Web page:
Editor's Note: Mohsen M. Milani is Professor of Politics and Chair of the Department of Government and International Affairs at the University of South Florida in Tampa.
By Mohsen M. Milani, Foreign Affairs
Yesterday afternoon, the U.S. government charged Mansoor Arbabsiar, a dual U.S.–Iranian citizen, and Gholam Shakuri, an alleged member of the Iranian Quds Force (a division of the Revolutionary Guards), with conspiracy to assassinate the Saudi Arabian ambassador to the United States, Adel Al-Jubeir, and to attack both the Saudi and Israeli embassies in Washington, D.C. Although the nature of Iranian government involvement remains to be seen, the indictment is just the latest story in the intricate cold war now developing between Iran and Saudi Arabia.
The two countries, at odds since the 1979 revolution in Iran and ever more so in the wake of the Arab Spring, are competing for dominance in global energy markets and nuclear technology and for political influence in the Persian Gulf and the Levant. Their conflict, with its sectarian overtones, has the potential to weaken pro-democracy forces in the Middle East and North Africa, empower Islamists, and drag the United States into military interventions. To avoid all this, the United States will need strategic imagination to devise ways to mitigate and manage the rivalry between Riyadh and Tehran.
Iran and Saudi Arabia are neither natural allies nor natural enemies but natural rivals who have long competed as major oil producers and self-proclaimed defenders of Shia and Sunni Islam, respectively. Until the Iranian revolution in 1979, their rivalry was managed and controlled by the United States, with whom they were both strategic allies. But after the Shah was overthrown, Saudi Arabia’s leadership became frightened by the Ayatollah Khomenei’s denunciation of the Saudi monarchy as antithetical to Islam and his ambition to export to the revolution to the Arab world. Saudi Arabia remained an ally of the United States; Iran became an implacable foe. Thereafter, the rivalry between Iran and Saudi Arabia became defined by the new U.S. strategy - ally with Saudi Arabia to offset Iran.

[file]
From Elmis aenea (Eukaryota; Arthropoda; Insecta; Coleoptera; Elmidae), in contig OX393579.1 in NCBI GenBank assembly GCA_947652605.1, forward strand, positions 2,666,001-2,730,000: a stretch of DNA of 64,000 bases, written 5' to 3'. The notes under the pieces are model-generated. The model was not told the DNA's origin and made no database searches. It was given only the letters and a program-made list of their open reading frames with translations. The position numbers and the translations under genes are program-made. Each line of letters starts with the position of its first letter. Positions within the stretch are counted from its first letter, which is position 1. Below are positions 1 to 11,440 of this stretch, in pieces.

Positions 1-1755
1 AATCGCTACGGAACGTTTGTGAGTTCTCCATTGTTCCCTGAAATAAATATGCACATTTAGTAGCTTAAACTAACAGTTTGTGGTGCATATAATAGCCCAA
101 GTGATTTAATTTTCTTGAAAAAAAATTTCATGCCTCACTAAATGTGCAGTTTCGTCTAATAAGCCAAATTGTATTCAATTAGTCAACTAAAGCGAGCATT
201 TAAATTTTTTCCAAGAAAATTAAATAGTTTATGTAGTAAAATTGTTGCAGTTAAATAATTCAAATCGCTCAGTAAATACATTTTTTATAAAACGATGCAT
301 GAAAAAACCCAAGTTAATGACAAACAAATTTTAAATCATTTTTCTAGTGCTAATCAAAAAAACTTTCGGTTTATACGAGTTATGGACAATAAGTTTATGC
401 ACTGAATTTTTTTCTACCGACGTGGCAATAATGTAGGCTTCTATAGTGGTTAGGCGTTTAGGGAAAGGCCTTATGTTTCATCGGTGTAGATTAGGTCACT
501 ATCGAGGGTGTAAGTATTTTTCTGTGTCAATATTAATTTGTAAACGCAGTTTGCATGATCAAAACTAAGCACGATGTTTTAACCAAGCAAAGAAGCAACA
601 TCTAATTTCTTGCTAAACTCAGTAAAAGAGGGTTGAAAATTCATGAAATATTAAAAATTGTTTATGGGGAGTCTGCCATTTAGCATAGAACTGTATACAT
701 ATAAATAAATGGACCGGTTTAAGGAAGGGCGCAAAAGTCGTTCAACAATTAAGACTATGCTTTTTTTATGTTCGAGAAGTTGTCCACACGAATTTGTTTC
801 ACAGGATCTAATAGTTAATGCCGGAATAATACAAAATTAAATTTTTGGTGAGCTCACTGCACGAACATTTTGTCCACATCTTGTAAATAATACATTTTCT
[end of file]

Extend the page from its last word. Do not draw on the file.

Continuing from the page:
As a result, Iran sees Saudi Arabia as a wealthy, ambitious proxy of the United States and Saudi Arabia views Iran as a major source of instability in the region, believing that it seeks to establish a so-called Shia Crescent to dominate Arab Sunnis. The rivalry has shaped both countries' policies as they have attempted to contain and combat each other’s influence. They have accused each other of blatant interference in their internal affairs, including indirect support for acts of terrorism against each other.
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This struggle has played out most prominently in the energy sector, in which both Iran and Saudi Arabia are major forces. At first glance, Iran would seem to be on par with Saudi Arabia; the two countries’ combined oil and natural gas reserves are roughly the same, and Iran has the strategic advantage of sitting between the Caspian Sea and the Persian Gulf, as well as controlling the 34-mile wide Strait of Hormuz, through which roughly 40 percent of the oil traded worldwide is transported.